From the earliest days of the US' manned space program, astronauts have required several attributes:
1) the training to fly jet aircraft, and thousands of hours doing it
2) highly educated (PhDs preferred, preferably in multiple disciplines)
3) perfect (or near-perfect) physical fitness, condition, and health
4) dedication and self-sacrifice, especially the ability to push themselves as hard as needed to accomplish tasks
5) the willingness to spout the NASA party line of BS regardless of their personal feelings.
That last has not always been 100% perfect, of course, but it usually only occurred when NASA was treating the astronauts badly enough to warrant a "failure" in that requirement--it was always volitional.
So when NASA makes the decision not to repair Endeavor before it comes home, of course the astronauts are going to say, "Yes, yes, we couldn't agree more." If NASA decided that a repair was necessary, the answer would be the same. If NASA had decided to let Endeavor fall into the Pacific and have the astronauts come home in Soyuz capsules, the answer would be the same: "We agree 100% with NASA and are glad to hear that they're looking out for us."
NASA is a government agency. Everything they do is steeped in politics and the astronauts are the most visible spokespeople they have, so they must say the right things and act the right ways. (Particularly after the nonsense that cropped up around that one astronaut stalker or WTF-ever that was. I didn't even read the articles, to be honest.)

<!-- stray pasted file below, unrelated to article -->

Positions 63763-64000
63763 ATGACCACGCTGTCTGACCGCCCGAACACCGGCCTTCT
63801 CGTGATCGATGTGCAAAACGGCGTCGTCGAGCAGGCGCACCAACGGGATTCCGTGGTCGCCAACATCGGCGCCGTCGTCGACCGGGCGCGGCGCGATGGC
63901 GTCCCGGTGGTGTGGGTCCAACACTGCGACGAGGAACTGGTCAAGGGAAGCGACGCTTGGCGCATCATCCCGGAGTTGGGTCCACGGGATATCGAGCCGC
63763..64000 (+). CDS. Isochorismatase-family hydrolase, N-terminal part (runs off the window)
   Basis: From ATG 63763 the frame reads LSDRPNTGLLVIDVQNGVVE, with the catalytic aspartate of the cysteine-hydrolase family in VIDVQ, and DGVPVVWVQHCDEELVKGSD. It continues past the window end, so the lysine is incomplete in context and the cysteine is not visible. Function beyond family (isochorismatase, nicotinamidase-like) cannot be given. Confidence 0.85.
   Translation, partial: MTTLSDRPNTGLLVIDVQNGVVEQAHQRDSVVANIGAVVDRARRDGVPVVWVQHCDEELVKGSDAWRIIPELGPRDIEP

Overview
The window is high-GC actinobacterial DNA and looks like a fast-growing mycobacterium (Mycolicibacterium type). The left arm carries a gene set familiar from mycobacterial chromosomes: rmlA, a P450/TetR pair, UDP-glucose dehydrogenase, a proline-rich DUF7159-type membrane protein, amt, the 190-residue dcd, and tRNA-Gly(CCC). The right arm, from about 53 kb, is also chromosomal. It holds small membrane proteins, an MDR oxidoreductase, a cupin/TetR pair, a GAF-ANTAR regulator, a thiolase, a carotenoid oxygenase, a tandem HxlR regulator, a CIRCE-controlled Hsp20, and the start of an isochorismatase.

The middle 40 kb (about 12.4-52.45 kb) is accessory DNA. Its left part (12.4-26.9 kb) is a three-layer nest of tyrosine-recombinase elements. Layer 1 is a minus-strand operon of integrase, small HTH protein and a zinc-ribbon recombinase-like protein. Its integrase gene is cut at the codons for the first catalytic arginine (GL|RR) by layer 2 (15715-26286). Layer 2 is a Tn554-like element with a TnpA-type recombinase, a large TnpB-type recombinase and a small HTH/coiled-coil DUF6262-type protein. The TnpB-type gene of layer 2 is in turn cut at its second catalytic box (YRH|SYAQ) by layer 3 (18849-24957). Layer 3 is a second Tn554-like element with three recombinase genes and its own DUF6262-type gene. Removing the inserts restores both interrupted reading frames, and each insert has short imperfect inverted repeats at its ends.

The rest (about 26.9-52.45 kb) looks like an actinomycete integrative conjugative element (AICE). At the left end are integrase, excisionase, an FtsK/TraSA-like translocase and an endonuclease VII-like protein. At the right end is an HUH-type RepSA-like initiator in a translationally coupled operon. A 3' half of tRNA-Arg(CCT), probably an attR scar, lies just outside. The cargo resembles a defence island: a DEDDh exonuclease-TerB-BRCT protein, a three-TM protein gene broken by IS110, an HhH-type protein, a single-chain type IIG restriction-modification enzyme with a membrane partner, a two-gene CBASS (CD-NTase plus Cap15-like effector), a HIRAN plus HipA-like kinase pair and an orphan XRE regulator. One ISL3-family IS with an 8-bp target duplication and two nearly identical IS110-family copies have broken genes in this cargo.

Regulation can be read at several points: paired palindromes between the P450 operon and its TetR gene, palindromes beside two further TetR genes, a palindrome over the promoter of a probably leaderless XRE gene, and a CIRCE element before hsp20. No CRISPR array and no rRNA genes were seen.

In a larger sense, this kind of thing is true of any large organization--the higher-ups almost never bad-mouth it in public unless it is doing something horribly, egregiously wrong. The astronauts are important to NASA, but NASA is even more important to the astronauts: NASA is The Only Game In Town, and if you get blacklisted (however unofficially) you'll never fly. How would you like to spend 15 years of your adult life working your ass off to accumulate the requirements and actually get in, only to end up being a supernumerary who sits at a Mission Control console and never gets to fly, because you said the wrong thing at the wrong time?
The news article I linked to is non-news. Of course the astronauts support NASA's decision. It would only be news if the astronauts were saying, "What? They're crazy! That's a freakin' crater in our heat shield! We're all going to die unless we fix it!"
That would be news. But the astronaut who said that would never fly a mission again.